New research suggests that as early as 3 years, children can be taught healthy eating and exercise habits so as to reduce the future risk of heart problems.
Until now, the clinical community has focused on cardiovascular disease, which typically manifests in the later stages of life. The new research suggests that we need to focus our care in the opposite stage of life — promoting healthy habits as early as 3 to 5 years old, in order to prevent future cardiovascular diseases.
Past research has shown that poor eating habits at a young age can lead to heart disease later in life, and that certain types of heart disease can begin as early as age 3, the researchers said.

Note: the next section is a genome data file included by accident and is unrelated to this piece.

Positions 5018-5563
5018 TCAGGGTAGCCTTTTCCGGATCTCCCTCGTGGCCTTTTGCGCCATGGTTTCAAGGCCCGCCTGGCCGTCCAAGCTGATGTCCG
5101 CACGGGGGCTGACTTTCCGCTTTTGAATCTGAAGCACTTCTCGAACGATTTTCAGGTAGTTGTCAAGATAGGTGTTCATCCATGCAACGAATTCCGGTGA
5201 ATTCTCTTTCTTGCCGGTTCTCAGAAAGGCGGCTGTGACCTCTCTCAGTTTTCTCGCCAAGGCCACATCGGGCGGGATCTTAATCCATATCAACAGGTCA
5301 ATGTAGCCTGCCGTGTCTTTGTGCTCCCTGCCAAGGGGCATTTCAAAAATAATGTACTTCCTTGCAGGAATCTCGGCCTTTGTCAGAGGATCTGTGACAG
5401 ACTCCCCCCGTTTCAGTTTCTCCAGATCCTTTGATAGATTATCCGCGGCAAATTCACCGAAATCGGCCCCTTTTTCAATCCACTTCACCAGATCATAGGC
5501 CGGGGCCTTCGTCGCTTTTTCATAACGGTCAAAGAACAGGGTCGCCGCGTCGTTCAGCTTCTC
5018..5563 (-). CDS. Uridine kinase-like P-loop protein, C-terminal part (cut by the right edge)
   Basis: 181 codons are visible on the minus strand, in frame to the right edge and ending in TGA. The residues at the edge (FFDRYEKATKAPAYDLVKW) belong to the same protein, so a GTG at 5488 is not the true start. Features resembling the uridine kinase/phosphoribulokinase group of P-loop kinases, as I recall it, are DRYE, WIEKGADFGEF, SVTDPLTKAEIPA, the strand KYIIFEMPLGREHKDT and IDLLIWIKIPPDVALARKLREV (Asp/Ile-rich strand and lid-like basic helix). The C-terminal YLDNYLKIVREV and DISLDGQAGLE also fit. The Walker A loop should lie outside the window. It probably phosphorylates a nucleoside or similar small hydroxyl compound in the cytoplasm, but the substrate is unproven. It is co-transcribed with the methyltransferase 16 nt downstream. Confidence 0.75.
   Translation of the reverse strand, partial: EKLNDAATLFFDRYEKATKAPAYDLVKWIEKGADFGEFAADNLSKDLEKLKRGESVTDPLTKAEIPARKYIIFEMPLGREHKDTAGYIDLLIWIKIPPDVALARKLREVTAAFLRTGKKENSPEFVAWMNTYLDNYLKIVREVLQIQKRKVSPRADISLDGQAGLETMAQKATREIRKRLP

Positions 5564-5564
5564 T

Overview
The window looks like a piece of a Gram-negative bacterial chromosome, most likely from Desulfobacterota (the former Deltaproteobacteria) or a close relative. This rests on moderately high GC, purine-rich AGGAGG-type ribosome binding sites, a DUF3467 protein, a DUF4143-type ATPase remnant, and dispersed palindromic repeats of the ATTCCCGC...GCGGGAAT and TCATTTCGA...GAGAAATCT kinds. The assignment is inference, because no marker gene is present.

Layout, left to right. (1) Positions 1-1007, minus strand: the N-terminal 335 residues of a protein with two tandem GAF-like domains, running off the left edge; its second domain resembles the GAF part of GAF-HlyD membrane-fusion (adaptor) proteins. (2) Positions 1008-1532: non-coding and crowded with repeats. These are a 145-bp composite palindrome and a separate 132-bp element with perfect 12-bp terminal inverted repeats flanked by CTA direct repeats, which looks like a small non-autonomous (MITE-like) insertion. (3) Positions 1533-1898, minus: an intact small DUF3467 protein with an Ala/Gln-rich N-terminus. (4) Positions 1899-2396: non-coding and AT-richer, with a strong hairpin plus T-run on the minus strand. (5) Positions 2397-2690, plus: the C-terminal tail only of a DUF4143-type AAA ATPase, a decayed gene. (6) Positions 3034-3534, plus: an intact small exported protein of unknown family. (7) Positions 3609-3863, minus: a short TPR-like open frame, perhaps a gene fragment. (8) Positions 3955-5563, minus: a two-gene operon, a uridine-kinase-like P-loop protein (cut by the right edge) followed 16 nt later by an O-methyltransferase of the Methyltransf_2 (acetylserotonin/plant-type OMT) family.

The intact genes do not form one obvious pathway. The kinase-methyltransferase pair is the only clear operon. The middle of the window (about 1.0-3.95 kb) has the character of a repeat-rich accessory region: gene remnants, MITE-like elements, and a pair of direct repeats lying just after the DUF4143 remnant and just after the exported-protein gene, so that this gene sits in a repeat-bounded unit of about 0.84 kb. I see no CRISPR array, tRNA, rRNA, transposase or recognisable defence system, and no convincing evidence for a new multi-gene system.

In this study, the researchers introduced a heart-healthy lifestyle program for more than 2,000 children. The kids were between the ages of 3 and 5.
The program focused on diet, exercise, managing emotions and an understanding of the body. It included classroom materials and take-home activities for students to do with their families, and activities associated with the schools' annual health fairs.
The children were followed for up to three years. It was found that those in the program showed better knowledge about a heart-healthy lifestyle, attitudes and habits. They were also slightly less likely to be overweight or obese than those who were not in the program.
It may not only be the cardiovascular health information from the program that is helpful but also the intellectual stimulation from and exposure to positive adult role models, which in turn influences personality traits critical for health behavior and habits in children.